There's a Buddhist saying "Those who are mindful will never die." I personally take it to mean that if you are awake to life you'll enjoy it better. And when you die you won't know it. There is a sort of infinity there, everything you'll ever know is what you know when when you are alive.

Hmmm. Can't explain this better.

(Old photos of me leave me almost untouched now. The memory of what I was yesterday is more alive than the memory of what I was 10 years ago and what I was 50 years ago. The memory seems  dead. The contradiction is that I can feel the nostalgia, but it is not me.)


Val Wilmer said an interesting thing...

I heard a program about Val Wilmer, an English jazz journalist who knew all the greats. She made an interesting point: In the last hundred years black music and cinema are the two art forms which changed the world more than any other. Without black music...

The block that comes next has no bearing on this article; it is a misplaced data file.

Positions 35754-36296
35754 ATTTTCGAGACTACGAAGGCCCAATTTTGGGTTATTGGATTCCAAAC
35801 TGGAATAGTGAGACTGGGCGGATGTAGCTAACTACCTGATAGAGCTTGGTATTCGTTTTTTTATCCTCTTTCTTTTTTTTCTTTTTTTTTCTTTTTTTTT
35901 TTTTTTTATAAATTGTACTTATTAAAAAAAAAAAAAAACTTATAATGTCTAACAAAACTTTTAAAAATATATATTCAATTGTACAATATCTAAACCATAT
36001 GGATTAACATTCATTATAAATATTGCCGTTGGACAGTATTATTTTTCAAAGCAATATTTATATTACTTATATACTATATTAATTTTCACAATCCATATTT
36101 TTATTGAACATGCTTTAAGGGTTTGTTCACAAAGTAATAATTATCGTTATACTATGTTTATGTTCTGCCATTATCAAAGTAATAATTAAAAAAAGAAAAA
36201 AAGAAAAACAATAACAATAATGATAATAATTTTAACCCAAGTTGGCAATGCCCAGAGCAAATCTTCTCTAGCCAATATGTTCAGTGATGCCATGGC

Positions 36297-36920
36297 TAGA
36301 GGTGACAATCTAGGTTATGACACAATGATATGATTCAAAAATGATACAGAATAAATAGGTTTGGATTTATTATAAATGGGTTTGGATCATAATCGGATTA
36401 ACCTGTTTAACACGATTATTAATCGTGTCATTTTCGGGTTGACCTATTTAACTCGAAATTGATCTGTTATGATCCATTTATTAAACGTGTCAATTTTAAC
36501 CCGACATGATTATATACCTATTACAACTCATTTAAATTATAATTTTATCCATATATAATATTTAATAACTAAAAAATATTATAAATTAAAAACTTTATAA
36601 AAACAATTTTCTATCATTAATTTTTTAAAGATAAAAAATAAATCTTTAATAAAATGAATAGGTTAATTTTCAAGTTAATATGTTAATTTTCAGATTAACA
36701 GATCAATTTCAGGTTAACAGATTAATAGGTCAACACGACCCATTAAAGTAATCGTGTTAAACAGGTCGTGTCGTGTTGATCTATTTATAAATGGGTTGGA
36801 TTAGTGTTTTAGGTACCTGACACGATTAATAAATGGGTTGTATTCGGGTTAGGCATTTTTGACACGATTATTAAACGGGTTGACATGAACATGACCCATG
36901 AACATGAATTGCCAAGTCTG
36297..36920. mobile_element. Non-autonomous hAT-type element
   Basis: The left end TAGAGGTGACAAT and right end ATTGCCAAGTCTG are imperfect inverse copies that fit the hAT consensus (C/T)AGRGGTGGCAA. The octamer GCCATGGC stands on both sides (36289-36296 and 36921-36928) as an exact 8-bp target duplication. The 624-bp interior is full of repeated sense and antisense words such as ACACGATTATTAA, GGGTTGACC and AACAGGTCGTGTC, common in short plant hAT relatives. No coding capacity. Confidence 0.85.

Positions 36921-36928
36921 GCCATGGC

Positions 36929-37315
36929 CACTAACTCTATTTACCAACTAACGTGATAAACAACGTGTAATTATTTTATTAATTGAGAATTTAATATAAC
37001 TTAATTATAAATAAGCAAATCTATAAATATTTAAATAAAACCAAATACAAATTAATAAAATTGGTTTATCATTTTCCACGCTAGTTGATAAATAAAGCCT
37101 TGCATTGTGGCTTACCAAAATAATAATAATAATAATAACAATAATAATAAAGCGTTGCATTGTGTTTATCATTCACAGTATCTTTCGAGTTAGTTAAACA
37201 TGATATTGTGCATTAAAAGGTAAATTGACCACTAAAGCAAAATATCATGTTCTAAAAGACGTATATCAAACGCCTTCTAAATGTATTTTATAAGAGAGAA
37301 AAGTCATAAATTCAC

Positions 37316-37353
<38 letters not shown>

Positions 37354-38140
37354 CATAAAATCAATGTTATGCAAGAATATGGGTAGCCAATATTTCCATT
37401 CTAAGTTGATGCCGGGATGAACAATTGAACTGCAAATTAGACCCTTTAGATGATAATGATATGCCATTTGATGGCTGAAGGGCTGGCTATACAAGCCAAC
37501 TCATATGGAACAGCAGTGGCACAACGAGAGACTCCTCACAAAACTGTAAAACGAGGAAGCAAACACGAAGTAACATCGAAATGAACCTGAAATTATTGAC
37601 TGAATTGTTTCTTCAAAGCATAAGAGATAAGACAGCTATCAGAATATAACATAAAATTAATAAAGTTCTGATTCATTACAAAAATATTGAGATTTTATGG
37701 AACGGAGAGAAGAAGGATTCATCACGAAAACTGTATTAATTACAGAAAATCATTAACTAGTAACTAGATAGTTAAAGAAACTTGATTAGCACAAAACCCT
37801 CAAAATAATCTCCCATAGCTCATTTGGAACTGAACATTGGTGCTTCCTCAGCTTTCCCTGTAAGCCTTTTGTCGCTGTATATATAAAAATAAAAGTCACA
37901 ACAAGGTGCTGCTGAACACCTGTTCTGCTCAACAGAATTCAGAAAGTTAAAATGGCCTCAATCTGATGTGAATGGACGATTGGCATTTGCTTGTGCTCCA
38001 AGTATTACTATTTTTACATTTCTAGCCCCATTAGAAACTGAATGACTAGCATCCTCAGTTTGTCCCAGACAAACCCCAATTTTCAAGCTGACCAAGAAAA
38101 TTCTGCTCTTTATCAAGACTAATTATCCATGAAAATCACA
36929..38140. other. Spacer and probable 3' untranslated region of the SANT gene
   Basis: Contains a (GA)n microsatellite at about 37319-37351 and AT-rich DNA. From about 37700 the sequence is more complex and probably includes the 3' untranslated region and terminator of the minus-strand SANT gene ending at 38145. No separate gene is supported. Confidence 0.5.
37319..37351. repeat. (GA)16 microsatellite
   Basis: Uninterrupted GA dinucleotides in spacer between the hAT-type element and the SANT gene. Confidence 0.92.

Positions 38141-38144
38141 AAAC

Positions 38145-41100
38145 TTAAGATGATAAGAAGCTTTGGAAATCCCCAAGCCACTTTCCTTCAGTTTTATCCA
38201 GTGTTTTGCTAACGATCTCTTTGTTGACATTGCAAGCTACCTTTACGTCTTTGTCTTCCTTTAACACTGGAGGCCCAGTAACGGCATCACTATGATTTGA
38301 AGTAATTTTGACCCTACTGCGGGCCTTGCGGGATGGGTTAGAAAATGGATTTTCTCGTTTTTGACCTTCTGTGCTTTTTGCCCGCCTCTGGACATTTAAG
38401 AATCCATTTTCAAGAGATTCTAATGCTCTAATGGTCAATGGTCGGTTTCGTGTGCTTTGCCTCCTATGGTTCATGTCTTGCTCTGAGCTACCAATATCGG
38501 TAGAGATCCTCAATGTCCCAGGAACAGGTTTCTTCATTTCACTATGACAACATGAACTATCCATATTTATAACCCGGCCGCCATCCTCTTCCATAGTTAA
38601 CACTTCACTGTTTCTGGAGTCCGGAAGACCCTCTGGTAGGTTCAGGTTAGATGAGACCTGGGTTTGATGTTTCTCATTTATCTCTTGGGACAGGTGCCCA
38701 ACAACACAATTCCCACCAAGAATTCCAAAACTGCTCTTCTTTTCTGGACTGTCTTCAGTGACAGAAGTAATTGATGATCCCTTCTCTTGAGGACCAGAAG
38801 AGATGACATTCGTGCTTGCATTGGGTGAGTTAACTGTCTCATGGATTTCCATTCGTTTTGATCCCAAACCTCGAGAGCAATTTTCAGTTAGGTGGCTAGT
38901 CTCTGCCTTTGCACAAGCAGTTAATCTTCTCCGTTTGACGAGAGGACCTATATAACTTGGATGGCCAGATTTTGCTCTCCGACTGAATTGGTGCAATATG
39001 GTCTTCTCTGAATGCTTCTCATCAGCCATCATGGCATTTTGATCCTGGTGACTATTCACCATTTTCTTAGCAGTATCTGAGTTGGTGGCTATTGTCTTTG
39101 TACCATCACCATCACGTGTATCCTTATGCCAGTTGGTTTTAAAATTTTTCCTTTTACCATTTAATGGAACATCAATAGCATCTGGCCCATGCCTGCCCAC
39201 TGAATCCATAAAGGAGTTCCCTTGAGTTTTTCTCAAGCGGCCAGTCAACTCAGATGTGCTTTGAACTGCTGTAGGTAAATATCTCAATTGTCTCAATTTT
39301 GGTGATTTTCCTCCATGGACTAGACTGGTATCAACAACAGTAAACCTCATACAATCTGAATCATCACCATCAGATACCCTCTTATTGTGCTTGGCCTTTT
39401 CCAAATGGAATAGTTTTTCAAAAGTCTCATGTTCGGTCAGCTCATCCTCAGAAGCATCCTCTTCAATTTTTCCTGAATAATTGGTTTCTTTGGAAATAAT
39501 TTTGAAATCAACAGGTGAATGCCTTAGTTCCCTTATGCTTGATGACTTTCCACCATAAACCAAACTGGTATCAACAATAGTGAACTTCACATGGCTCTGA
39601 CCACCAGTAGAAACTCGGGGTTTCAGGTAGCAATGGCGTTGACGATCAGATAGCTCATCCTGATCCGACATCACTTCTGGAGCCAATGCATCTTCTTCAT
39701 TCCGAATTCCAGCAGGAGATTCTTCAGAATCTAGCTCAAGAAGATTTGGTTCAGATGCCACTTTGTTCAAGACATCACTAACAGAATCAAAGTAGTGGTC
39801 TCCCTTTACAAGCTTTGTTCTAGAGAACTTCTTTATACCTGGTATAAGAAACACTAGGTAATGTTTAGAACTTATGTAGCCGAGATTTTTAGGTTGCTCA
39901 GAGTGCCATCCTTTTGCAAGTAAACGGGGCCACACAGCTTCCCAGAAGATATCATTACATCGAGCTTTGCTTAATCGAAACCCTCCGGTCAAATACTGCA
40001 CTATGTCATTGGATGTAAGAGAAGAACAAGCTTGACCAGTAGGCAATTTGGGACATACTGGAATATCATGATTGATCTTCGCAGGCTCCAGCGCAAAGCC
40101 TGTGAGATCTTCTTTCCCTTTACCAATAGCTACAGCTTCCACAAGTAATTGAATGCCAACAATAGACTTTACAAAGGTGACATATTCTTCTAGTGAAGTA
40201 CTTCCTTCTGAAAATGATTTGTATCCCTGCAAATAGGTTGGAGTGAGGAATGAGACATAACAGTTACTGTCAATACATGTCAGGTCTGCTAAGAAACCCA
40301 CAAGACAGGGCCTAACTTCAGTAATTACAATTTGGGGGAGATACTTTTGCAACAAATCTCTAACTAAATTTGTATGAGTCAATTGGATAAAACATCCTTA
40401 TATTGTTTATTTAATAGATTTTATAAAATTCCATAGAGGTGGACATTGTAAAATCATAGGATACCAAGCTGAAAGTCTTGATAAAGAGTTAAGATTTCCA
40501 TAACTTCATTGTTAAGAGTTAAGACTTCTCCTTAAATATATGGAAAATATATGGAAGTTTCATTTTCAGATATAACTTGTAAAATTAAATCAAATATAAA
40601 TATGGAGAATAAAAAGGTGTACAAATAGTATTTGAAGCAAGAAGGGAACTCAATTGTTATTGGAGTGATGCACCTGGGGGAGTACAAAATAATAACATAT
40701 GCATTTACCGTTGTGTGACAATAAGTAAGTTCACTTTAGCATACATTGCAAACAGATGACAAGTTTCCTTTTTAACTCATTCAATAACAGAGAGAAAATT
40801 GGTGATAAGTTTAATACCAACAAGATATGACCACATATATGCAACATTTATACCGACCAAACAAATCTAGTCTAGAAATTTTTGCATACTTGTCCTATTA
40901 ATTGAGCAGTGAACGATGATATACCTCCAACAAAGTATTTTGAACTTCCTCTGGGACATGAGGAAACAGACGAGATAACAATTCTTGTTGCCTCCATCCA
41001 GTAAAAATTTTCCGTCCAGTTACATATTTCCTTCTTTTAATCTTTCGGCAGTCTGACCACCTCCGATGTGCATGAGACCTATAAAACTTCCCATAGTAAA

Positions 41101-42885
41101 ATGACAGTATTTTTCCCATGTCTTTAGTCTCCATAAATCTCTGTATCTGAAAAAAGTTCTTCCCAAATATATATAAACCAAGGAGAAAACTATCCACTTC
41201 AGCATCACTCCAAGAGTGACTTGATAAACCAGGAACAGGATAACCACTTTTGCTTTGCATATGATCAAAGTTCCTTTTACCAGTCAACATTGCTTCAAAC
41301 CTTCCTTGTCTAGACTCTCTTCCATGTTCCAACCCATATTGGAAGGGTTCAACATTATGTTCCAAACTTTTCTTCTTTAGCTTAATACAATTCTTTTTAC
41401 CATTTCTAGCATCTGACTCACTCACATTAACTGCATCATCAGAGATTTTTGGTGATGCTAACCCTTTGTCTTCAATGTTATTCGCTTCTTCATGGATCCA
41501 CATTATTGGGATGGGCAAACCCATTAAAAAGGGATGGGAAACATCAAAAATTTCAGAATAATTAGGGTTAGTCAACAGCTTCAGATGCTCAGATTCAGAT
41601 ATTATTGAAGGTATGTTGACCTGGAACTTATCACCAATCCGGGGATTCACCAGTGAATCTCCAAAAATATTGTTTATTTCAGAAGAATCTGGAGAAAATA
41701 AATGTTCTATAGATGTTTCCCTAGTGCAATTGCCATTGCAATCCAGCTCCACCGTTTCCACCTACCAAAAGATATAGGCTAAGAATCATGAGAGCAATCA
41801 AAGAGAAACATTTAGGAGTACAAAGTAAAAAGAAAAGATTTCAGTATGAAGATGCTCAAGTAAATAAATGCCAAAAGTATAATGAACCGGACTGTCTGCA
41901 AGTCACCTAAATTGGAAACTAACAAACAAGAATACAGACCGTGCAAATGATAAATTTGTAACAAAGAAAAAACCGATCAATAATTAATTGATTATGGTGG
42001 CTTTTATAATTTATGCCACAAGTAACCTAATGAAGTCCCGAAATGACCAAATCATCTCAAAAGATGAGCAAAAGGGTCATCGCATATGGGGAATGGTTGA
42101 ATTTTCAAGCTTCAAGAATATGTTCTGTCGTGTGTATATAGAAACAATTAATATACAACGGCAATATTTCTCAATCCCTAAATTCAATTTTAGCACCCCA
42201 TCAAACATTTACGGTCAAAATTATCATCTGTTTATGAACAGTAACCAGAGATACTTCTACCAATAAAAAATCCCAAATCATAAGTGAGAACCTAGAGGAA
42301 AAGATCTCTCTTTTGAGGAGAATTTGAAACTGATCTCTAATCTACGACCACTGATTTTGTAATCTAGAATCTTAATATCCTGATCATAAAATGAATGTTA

...there'd be no Beatles, Kinks, Rolling Stones or Elvis Presely, and all that followed. And maybe without black music there'd be more racism.

What ever Tacita Dean says about how important Cy Twombly's handwriting is for art...

...she's speaking to a navel gazing elite. Neither Dean non Twombli will be remembered in another hundred years. But I bet the musicians above are.

(And the critics gush and fawn on Dean, Twombli, Kapoor, Cross, and their ilk, without ever seeming to understand anything real.)


"You are either the programmer or the programmed" - said the fool.

The Radio Three Documentary often has interesting podcasts which I listen to as I drive to and from work. But sometimes I want to throw my MP3 player out of the car window at the things they say. Such was the case with "Sunday Feature: Select Copy Paste 3 partsConception". It is about using technology in art, and how it affects the artist.